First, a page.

Sunday, 21 September 2014

Alt-J @o2 Apollo Manchester 20/9/14

Former Mercury Prize winners play Manchester

It’s hard to believe that it’s been two years since Alt J won the prestigious Mercury prize which overnight meant that the Leeds band were taken from relative obscurity to widespread acclaim which included soundtracking tv commercials.

With a packed summer of festivals there hasn’t been too much respite for the guys, rather than take a break they have been hard at work on their new album ‘ This is all Yours’ of which some of the fruits we are about to hear tonight.

Most of the reviews have spoken of a more expansive direction for the band so its of some interest to me to see how this new direction translates to a live setting.

Starting with a new track ‘Hunger of the Pine’ and the brilliant 'Fitzpleasure' its clear that the bands strengths are there for all to see from the start with their complex production strange but alluring vocals from frontman Joe Newman and infectious riffs.  It seems like they have ramped up their percussion for their live sound courtesy of Thom Green and the close harmonies are a joy to behold and this induces the first big singalong of the night.

There is a bit of a change to the bands lineup as it was reported that their bassist Gwil Sainsbury left the band earlier this year but Cameron Knight is a more than fitting replacement for him and displays his accomplished bass playing throughout the set and Gus-unger Hamilton puts on a noteperfect performance on Keys and backing vocals.

The band continue their blistering start with newbie ‘left hand free’ which is a change of tack towards a bluesy soul direction owes more than a debt to the black keys. This is followed by the delicate tones of ‘Matilda’ the closest thing the band have to a love song if there was one about a hurricane.

Things briefly take a more restrained tone as the band play 'bloodflood2' from their new album. This seems to come too early in the set and isn’t in tandem with their blistering start. It seems the crowd are not too interested in this tempo change in the set.  This leads into a new song ‘out of the woods’ which showcases their pastoral folky direction as the crowd again seem unsure of how to react. This is quickly remedied by two double slightly erotic tracks in 'tessellate' with its ‘Bite chunks out of me’ and 'Every Little Freckle' which is a slow building delight with its subtle arrangements accompanied by vocal gymnastics and keyboard motifs. Its slightly disappointing that the band don’t have a female choir for the choral parts, as was seen on Jools the other night- an opportunity missed maybe.

'Taro' is a key track not because of its brilliant invention from straightforward pop structure to Bollywood string section but it also shows off the bands personality and adds a bit of human feel to their performance which is sadly lacking throughout. Frontman Joe speaks for the first time of an error he made at the start of the track and this shows that the band are not robots just playing everything from the records.

This 'human' connection seems to be an on-going issue throughout their 75 minutes performance. Despite the odd pleasantries in between songs there is no banter and not too much difference to listening to audio of the band and seeing the band live. The band mainly stay in the same positions not using much of the stage which seems a little one dimensional as far as performances go.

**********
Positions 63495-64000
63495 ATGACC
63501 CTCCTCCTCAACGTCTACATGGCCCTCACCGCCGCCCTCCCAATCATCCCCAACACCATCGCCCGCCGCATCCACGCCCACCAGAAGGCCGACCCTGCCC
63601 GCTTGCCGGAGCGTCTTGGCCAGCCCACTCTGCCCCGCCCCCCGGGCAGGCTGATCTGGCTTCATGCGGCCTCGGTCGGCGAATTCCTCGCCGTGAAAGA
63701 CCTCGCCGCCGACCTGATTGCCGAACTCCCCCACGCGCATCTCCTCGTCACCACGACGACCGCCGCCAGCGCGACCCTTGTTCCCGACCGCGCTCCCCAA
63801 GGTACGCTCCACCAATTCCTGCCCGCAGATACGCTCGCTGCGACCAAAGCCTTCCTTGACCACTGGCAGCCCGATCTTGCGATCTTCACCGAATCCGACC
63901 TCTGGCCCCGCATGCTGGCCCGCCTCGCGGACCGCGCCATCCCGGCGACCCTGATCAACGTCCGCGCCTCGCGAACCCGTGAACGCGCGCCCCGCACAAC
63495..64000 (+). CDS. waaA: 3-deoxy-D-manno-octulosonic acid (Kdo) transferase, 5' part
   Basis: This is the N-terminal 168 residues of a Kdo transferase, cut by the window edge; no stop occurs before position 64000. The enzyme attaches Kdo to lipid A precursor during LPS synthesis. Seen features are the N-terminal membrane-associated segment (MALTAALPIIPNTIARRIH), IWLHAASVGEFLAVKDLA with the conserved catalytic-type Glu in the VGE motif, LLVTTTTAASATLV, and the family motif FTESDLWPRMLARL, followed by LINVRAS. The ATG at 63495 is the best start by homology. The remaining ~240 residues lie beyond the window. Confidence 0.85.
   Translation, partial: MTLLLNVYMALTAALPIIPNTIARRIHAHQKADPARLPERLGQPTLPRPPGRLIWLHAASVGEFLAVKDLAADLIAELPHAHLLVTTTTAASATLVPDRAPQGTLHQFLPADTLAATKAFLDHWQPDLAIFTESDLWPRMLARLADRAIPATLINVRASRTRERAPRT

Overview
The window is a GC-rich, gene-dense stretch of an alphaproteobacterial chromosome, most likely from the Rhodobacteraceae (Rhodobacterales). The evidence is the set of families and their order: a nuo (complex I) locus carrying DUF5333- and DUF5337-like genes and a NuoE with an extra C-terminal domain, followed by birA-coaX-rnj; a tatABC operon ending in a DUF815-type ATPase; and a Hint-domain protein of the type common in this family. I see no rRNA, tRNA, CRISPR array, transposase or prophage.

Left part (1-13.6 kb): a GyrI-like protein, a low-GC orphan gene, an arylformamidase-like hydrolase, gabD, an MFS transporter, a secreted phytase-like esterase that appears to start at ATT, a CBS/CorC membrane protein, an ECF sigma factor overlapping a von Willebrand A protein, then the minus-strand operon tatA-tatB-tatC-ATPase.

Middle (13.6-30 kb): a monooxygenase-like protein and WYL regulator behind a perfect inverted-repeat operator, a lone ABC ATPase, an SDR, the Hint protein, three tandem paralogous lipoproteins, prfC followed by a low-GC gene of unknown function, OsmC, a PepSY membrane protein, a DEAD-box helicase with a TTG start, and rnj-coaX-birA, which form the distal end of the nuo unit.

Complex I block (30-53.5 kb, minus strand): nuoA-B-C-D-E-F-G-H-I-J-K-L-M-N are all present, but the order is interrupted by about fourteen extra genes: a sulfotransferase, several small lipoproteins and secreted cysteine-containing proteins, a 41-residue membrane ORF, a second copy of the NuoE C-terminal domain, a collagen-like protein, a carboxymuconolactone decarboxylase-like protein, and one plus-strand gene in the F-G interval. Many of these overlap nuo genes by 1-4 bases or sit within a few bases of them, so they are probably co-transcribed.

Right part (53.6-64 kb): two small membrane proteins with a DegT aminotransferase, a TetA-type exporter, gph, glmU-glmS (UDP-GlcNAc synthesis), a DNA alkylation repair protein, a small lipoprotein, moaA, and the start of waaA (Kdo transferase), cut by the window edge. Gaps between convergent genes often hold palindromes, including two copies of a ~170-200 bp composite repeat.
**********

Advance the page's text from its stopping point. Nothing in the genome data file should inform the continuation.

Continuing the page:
The band encore consists of the one song that made people sit up and listen in the first place ‘ Breezeblocks’ which whips the crowd into a frenzy again and as I leave the venue I can hear the refrains of ‘Please come back I love you so’ from the gig goers so its clear that they enjoyed the evening.

What is clear from tonight's performance is that the band make songs for mind and body and are undeniably talented and they can obviously captivate an audience with their material but they could be brilliant if only they injected more personality and energy into their live performance. It’s not that they are a rubbish band but if they added those two crucial elements to their live setting they could be a major force to be reckoned with.

Wednesday, 17 September 2014

Return of a National Treasure

 Later.. Returns

Last night marked the return of one of the longest running live music programmes.  With its 45th year, Later has rocked up some mileage and still remains relevant and consistent with then new and established artists it showcases.

Last night’s edition was no different with its stellar line up across the music spectrum.  On the show was new acts FKA Twigs, Jungle, Vance Joy.  This week also showcased elder statesmen including O'jays and Ryan Adams along with former Mercury Prize Winners Alt-J.

Leeds Rock trio Alt J opened the show with new bluesy soul cut ‘Left hand Free’ from their expansive follow up album to An Awesome Wave a confident opening statement. There was clearly a Black Keys influence on there but their best song was to come later.

West London production duo Jungle were up next and were probably the most disappointing of the acts to appear. I am a fan of Jungle funky soul throwback sound but ‘Busy Earnin’ felt a bit flat sounded much better on their debut, and the choreography was a tad cheesy more work to improve their live sound and presence needed I think although their sound might be more suited to a festival rather a small studio.

Classic US R&B group O’jays were a breath of fresh air with their ‘Love Train’ some of the best close harmonies on show here and the dancing wasn’t too bad either.The fact they have been together more than 50 years says how solid they are as a band. Its quite some achievement.

Canadian rocker Ryan Adams has been heavily criticized in some quarters of the music press who state that his new material is very like his close namesake Bryan Adams which is a little unfair of how he is now on his fourteenth album and through each album he has progressed musically. However the track he performed ‘Give Me Something Good’ sounded a bit like Bon Jovi and therefore a bit dated his musicianship is still something to admire though.